2. Secure the person’s home

Collect their mail, water their plants, throw out old food in the fridge, or ask a friend or relative to keep an eye on it.

What To Do When Someone Dies Checklist – 

Within 10 Days After Death

1. Obtain the Death Certificate

A death certificate helps you navigate financial institutions, government bodies, and more. Fortunately, as a licensed funeral home, Return Home can provide you with death certificates.

2. Locate the will and take it to a local government office to have it accepted for probate

Ideally, you know where your loved ones will is kept and there was an executor appointed who will manage the settling of the estate. If you need to locate the will, it may be kept in filing cabinets, desk drawers, or a safe deposit box.

Then, once the will is located, you will need to have it accepted for probate which is the legal process of executing the will. Next, you can take the will to the county or city probate court office. Probate court will ensure that your loved one’s liabilities and debts are paid. Then, the remaining assets can be transferred to the beneficiaries.

3. Contact the following when you are ready to do so:

  1. A trust and estate attorney to learn how to transfer a deceased’s assist with probate issues.
  2. Police, to have them periodically check the deceased’s house if vacant.
  3. An accountant or a tax preparer, to find if an estate tax return or final income-tax return should be filed.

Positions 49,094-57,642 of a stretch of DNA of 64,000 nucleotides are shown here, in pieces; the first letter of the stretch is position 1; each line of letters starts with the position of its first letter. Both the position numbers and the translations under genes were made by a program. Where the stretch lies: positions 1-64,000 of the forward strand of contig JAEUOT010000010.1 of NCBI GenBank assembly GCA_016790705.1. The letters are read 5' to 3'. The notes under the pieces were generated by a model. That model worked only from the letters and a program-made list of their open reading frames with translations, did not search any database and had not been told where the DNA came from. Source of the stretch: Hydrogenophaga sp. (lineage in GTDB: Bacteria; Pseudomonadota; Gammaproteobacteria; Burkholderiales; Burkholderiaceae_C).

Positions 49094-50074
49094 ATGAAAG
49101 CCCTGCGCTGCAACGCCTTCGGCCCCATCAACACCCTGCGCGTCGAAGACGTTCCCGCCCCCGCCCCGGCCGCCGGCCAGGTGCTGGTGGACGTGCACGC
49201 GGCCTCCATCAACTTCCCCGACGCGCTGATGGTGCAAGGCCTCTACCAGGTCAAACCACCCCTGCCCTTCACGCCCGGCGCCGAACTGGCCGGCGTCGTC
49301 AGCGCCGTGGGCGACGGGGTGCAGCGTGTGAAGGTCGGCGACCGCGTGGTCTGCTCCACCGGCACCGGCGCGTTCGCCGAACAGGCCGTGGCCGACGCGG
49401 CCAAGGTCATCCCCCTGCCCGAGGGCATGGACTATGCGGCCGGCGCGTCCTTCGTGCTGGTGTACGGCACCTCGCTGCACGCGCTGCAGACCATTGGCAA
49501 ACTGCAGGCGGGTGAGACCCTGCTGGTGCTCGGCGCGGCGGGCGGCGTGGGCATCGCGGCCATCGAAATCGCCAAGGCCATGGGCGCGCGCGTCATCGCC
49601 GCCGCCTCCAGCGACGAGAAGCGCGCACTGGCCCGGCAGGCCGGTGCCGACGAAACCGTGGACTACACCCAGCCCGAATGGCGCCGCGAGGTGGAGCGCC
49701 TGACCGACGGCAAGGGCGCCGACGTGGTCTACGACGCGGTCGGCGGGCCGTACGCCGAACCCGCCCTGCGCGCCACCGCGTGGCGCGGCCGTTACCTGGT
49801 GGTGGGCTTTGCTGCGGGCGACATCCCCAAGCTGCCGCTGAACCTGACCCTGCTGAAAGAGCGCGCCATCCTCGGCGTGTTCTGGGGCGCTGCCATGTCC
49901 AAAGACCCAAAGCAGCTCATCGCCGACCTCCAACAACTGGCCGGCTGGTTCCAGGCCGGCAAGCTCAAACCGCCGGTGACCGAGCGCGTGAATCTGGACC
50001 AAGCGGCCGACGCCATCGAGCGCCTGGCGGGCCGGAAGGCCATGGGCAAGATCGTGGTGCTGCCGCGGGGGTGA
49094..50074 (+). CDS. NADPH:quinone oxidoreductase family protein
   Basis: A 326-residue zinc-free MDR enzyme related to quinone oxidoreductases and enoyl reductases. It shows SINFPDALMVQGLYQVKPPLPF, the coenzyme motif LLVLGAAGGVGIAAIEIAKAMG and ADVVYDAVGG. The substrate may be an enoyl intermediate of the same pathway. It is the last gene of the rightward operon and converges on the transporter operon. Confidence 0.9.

4. The person’s investment adviser, if applicable, for information on holdings.
  5. Banks to find accounts and safe deposit boxes.
  6. Life insurance agent to get claim forms.
  7. The Social Security Administration (800-772-1213) and other agencies from which the deceased received benefits, such as Veterans Affairs (800-827-1000), to stop payments and ask about benefits.
  8. The SSA, like the VA, recommends immediately reporting the person’s death, though in many cases, the funeral home will handle this.
  9. Agency providing pension services to stop monthly checks and get claim forms.
  10. Utility companies, to change or stop service, and Postal Service, to stop or forward mail. Reach out to other companies to stop recurring bills and subscriptions. If the home is vacant, contact the insurer to switch to a vacant policy. If the home is under a mortgage, contact the lender.
  11. The IRS, credit-reporting agencies, and the DMV to prevent identity theft.
  12. Social media companies, such as Facebook or LinkedIn, to memorialize or remove an account.


If Someone You Love Just Died, Get Support

At Return Home, we are here to support you through this challenging time. If you just lost a loved one, reach out. We’re here to walk you through your next steps and provide you with an eco-friendly alternative to burial and cremation.

Reach out 24 hours a day. We are here to guide you and honor the life of your loved one (206) 888-4663.